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authorMark Rutland <mark.rutland@arm.com>2016-03-09 14:08:15 -0800
committerLinus Torvalds <torvalds@linux-foundation.org>2016-03-09 15:43:42 -0800
commite3ae116339f9a0c77523abc95e338fa405946e07 (patch)
treebed5cc5707d632e6221341b8fee1913749e80684 /mm
parent5f29a77cd95771edebbf41e5800fdd557c69302a (diff)
downloadlinux-linaro-stable-e3ae116339f9a0c77523abc95e338fa405946e07.tar.gz
kasan: add functions to clear stack poison
Functions which the compiler has instrumented for ASAN place poison on the stack shadow upon entry and remove this poison prior to returning. In some cases (e.g. hotplug and idle), CPUs may exit the kernel a number of levels deep in C code. If there are any instrumented functions on this critical path, these will leave portions of the idle thread stack shadow poisoned. If a CPU returns to the kernel via a different path (e.g. a cold entry), then depending on stack frame layout subsequent calls to instrumented functions may use regions of the stack with stale poison, resulting in (spurious) KASAN splats to the console. Contemporary GCCs always add stack shadow poisoning when ASAN is enabled, even when asked to not instrument a function [1], so we can't simply annotate functions on the critical path to avoid poisoning. Instead, this series explicitly removes any stale poison before it can be hit. In the common hotplug case we clear the entire stack shadow in common code, before a CPU is brought online. On architectures which perform a cold return as part of cpu idle may retain an architecture-specific amount of stack contents. To retain the poison for this retained context, the arch code must call the core KASAN code, passing a "watermark" stack pointer value beyond which shadow will be cleared. Architectures which don't perform a cold return as part of idle do not need any additional code. This patch (of 3): Functions which the compiler has instrumented for KASAN place poison on the stack shadow upon entry and remove this poision prior to returning. In some cases (e.g. hotplug and idle), CPUs may exit the kernel a number of levels deep in C code. If there are any instrumented functions on this critical path, these will leave portions of the stack shadow poisoned. If a CPU returns to the kernel via a different path (e.g. a cold entry), then depending on stack frame layout subsequent calls to instrumented functions may use regions of the stack with stale poison, resulting in (spurious) KASAN splats to the console. To avoid this, we must clear stale poison from the stack prior to instrumented functions being called. This patch adds functions to the KASAN core for removing poison from (portions of) a task's stack. These will be used by subsequent patches to avoid problems with hotplug and idle. Signed-off-by: Mark Rutland <mark.rutland@arm.com> Acked-by: Catalin Marinas <catalin.marinas@arm.com> Reviewed-by: Andrey Ryabinin <aryabinin@virtuozzo.com> Cc: Alexander Potapenko <glider@google.com> Cc: Lorenzo Pieralisi <lorenzo.pieralisi@arm.com> Cc: Will Deacon <will.deacon@arm.com> Cc: Ingo Molnar <mingo@kernel.org> Cc: Peter Zijlstra <peterz@infradead.org> Signed-off-by: Andrew Morton <akpm@linux-foundation.org> Signed-off-by: Linus Torvalds <torvalds@linux-foundation.org>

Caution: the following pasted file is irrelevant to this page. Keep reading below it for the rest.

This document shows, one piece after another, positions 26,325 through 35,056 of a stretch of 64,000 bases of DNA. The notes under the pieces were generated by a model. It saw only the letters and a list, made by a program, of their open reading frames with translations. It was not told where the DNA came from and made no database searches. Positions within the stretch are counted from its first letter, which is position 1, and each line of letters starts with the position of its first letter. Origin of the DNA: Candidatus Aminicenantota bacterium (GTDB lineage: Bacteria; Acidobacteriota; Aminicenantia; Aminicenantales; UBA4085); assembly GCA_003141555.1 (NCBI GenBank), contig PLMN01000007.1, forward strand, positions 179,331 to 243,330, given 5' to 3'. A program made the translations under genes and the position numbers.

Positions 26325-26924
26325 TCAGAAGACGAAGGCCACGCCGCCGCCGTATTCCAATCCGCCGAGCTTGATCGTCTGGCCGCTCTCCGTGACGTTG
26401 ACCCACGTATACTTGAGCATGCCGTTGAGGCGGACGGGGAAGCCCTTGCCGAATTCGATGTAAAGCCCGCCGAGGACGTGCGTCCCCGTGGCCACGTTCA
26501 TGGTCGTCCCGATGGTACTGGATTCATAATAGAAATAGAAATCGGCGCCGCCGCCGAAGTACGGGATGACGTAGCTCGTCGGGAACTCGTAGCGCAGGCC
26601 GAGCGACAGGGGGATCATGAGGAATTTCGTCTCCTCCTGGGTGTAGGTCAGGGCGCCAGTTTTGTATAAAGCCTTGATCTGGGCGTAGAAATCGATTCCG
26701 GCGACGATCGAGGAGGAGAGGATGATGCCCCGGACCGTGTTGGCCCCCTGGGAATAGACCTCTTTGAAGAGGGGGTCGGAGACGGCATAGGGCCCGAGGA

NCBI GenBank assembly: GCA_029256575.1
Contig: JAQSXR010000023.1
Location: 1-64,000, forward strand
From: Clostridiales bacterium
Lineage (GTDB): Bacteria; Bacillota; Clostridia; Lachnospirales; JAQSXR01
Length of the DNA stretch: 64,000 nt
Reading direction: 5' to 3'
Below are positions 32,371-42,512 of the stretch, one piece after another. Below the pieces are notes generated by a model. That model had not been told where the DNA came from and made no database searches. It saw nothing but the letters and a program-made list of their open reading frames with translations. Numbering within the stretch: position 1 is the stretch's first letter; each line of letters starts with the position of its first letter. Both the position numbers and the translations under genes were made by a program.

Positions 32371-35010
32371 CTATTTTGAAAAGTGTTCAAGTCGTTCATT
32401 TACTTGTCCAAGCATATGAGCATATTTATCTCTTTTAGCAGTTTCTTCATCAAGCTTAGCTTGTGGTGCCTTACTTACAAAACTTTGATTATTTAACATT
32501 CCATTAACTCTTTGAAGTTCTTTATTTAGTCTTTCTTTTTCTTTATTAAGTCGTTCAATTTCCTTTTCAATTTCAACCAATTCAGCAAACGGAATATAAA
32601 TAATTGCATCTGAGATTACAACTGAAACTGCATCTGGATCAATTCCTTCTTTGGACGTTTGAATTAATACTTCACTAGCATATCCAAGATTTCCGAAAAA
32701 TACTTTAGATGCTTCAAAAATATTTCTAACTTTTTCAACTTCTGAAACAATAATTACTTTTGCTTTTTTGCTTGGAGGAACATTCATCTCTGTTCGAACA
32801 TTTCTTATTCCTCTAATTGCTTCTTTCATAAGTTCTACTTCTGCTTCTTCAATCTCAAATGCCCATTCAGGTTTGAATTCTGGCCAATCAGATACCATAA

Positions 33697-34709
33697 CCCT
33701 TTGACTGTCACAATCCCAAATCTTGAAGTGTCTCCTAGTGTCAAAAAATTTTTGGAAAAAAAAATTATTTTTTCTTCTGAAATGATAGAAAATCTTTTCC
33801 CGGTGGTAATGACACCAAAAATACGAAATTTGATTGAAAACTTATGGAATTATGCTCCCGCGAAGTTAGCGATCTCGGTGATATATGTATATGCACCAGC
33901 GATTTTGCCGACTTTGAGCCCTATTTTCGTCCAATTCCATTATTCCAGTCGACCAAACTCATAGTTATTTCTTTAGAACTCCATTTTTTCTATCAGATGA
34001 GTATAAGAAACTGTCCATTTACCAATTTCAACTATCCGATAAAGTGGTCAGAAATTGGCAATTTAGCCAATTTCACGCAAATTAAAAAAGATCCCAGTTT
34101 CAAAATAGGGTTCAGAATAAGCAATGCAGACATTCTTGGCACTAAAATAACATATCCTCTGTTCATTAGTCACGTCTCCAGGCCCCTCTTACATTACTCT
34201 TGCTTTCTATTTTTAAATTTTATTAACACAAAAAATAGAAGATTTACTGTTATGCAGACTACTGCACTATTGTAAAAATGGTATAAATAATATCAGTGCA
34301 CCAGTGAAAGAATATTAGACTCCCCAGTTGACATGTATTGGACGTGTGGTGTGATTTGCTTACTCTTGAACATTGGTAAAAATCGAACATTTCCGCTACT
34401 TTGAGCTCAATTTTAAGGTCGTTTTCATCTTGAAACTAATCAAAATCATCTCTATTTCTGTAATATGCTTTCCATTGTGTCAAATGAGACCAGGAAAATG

Diffstat (limited to 'mm')
-rw-r--r--mm/kasan/kasan.c20
1 files changed, 20 insertions, 0 deletions
diff --git a/mm/kasan/kasan.c b/mm/kasan/kasan.c
index bc0a8d8b8f42..1ad20ade8c91 100644
--- a/mm/kasan/kasan.c
+++ b/mm/kasan/kasan.c
@@ -20,6 +20,7 @@
#include <linux/init.h>
#include <linux/kernel.h>
#include <linux/kmemleak.h>
+#include <linux/linkage.h>
#include <linux/memblock.h>
#include <linux/memory.h>
#include <linux/mm.h>
@@ -60,6 +61,25 @@ void kasan_unpoison_shadow(const void *address, size_t size)
}
}
+static void __kasan_unpoison_stack(struct task_struct *task, void *sp)
+{
+ void *base = task_stack_page(task);
+ size_t size = sp - base;
+
+ kasan_unpoison_shadow(base, size);
+}
+
+/* Unpoison the entire stack for a task. */
+void kasan_unpoison_task_stack(struct task_struct *task)
+{
+ __kasan_unpoison_stack(task, task_stack_page(task) + THREAD_SIZE);
+}
+
+/* Unpoison the stack for the current task beyond a watermark sp value. */
+asmlinkage void kasan_unpoison_remaining_stack(void *sp)
+{
+ __kasan_unpoison_stack(current, sp);
+}
/*
* All functions below always inlined so compiler could